In a book published in Quebec City in 1832 concerning the settlement of Canada, Joseph Bouchette says:
“The first systematic emigration we have to record took place in 1815. It consisted of about 700 natives of Scotland. They were located in lands in the district of Johnstown in the upper province, and commenced in 1816 the now flourishing settlement of Perth, which afterwards received a considerable increase of population from the recession of soldiers of the regiments disbanded in the colony after the war.”
Three townships had been surveyed for their reception, and in 1816 the settlers repaired to the lands allotted to them.
In the following year the population of the settlement stood thus:
Discharged soldiers: 1194
The make-up of population was this:
Further emigrations from Perthshire in Scotland came in 1818 to Beckwith Township, and another 1000 from Glasgow came to Lanark and Dalho usie townships. The following year a further 2,080 settlers came from Scotland, and were followed in 1823 by the Peter Robinson settlers from the South of Ireland, numbering nearly 600 souls.
In 1817, the Rev. Wm. Bell came out from Scotland to the Perth military settlement, and ministered to this growing population, largely Presbyterian from that central place for the next forty years. During the period 1818 to 1830 the Rev. Wm. Bell, and later the Rev. Dr. Buchanan from Franktown, visited the outlying scattered emigrants and set up preaching stations where the congregations could be gathered together, in barns, in houses, and, it must be said, sometimes in the open.
The records of the earliest emigrations to the County of Lanark indicate quite clearly the difficulties which the emigrants had to overcome, since most of them had left Scotland with little other than their early possessions in their hands, and an iron determination in their souls to build a new life in a new world. Part of that building enterprise, and a most important part in the lives of those emigrants, was the continuation of their spiritual heritage in the new world. It is not surprising then to find their earliest records of letters going back to Scotland asking for the consolation of religion as they had known it in Scotland.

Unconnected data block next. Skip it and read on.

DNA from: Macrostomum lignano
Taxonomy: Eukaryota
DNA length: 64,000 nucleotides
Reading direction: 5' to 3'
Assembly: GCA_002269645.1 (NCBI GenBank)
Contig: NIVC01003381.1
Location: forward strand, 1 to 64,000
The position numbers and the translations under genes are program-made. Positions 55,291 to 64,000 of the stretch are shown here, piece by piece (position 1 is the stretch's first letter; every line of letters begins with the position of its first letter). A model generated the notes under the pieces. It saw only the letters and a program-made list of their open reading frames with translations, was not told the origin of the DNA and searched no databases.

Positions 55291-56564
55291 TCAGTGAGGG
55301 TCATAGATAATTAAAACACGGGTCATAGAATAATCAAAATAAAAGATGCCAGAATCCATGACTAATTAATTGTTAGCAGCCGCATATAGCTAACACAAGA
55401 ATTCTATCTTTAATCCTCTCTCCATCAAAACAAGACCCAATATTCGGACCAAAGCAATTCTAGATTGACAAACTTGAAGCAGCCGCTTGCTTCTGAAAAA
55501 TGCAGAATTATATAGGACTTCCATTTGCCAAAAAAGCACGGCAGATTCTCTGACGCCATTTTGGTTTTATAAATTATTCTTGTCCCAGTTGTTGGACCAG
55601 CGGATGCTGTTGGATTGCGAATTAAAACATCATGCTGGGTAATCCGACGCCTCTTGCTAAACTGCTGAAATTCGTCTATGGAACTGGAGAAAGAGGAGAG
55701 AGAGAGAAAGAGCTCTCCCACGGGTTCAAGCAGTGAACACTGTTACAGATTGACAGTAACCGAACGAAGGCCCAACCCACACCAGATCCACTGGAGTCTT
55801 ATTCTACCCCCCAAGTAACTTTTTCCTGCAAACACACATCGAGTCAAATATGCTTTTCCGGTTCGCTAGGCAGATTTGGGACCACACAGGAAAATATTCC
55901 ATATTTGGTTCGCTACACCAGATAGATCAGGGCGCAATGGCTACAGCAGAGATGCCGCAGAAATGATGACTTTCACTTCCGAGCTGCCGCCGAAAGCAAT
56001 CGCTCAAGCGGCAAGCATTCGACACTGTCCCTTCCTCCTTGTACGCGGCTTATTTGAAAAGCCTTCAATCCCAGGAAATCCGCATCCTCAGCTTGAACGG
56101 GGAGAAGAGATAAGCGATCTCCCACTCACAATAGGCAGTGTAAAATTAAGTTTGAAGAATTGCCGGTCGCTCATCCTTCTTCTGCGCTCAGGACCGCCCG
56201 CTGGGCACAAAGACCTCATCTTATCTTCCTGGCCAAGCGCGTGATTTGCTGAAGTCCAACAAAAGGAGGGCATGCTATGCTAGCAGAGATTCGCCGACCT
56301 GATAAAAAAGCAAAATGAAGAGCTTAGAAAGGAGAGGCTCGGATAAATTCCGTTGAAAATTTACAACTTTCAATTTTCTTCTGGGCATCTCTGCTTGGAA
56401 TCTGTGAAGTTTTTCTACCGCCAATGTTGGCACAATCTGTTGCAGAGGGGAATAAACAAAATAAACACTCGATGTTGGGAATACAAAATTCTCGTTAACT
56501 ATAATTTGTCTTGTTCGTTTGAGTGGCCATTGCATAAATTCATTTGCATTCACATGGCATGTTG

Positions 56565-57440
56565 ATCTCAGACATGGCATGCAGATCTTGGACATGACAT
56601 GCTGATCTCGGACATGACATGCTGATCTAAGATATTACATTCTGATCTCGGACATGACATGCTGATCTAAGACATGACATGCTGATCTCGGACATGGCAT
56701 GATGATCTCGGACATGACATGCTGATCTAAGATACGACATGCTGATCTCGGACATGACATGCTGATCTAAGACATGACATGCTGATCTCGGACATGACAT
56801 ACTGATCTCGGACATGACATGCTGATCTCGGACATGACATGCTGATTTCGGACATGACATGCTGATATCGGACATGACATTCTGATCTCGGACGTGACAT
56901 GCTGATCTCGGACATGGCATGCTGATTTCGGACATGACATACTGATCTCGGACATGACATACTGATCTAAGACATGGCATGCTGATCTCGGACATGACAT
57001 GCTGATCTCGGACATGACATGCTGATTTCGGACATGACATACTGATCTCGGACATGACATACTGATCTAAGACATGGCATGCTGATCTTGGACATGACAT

The AULD KIRK sits near the centre of Ramsay Township in Lanark County. Were it for the sole reason of its location, a stranger might indeed conclude that the settlers of the district in pioneer times must have come from Scotland.
And the stranger would be correct in that conclusion.
Congregational records of the settlement around Leckie’s Corners where the Tannery Creek crosses the eighth line of Ramsay on the way to the Mississippi River, began to be kept only in 1833 on the arrival of the Reverend John Fairbairn in October of that year.
The importance of a church for a central place of worship of the growing number of settlers can be obtained from a reading of the Rev. Wm. Bell’s notes describing Perth, which he described in 1824 as follows:
“Perth is the capital of the district, and the courts of law and justice are held in that town. It contains a jail and court house, four churches, five taverns, besides between 50 and 100 private houses….
When strangers arrive in Perth and compare the number of churches with the population of the village, they conclude that we are either a very religious people, or in building them have taken care to provide accommodation for our country friends.
There are in the county one Episcopal clergyman, four Presbyterian ministers, one American Methodist preacher, and two Roman Catholic priests, besides a great variety of lay preachers in the remote parts of the settlement.”
To overcome the danger of living without a settled dispensation of the means of grace, according to the rite of the Established Church of Scotland, the settlers of Ramsay residing along the eighth line around the tannery creek at Leckie’s Corners sought out a “minister of our own persuasion”.
The Reverend John Fairbairn was sent out by the Church of Scotland and arrived in the settlement in October, 1833, and immediately he set to work to organize the congregation of Presbyterian adherents.
In May of the following year the first session was elected and the newly-organized congregation of the Established Church of Scotland was called St. Andrew’s. At a further meeting on June 7th, 1834, the following were chosen as elders.
On June 9th, the session met at John Gemmill’s house (on the site of the present-day Gemmill Park in Almonte), and the first communion service for this Ramsay congregation of St. Andrew’s was held there also on June 29th. One hundred and fifty-eight members participated.
At the same time, under the inspiration of the Rev. John Fairbairn, the congregation undertook action to build a church and acquire a suitable plot of ground for a cemetery.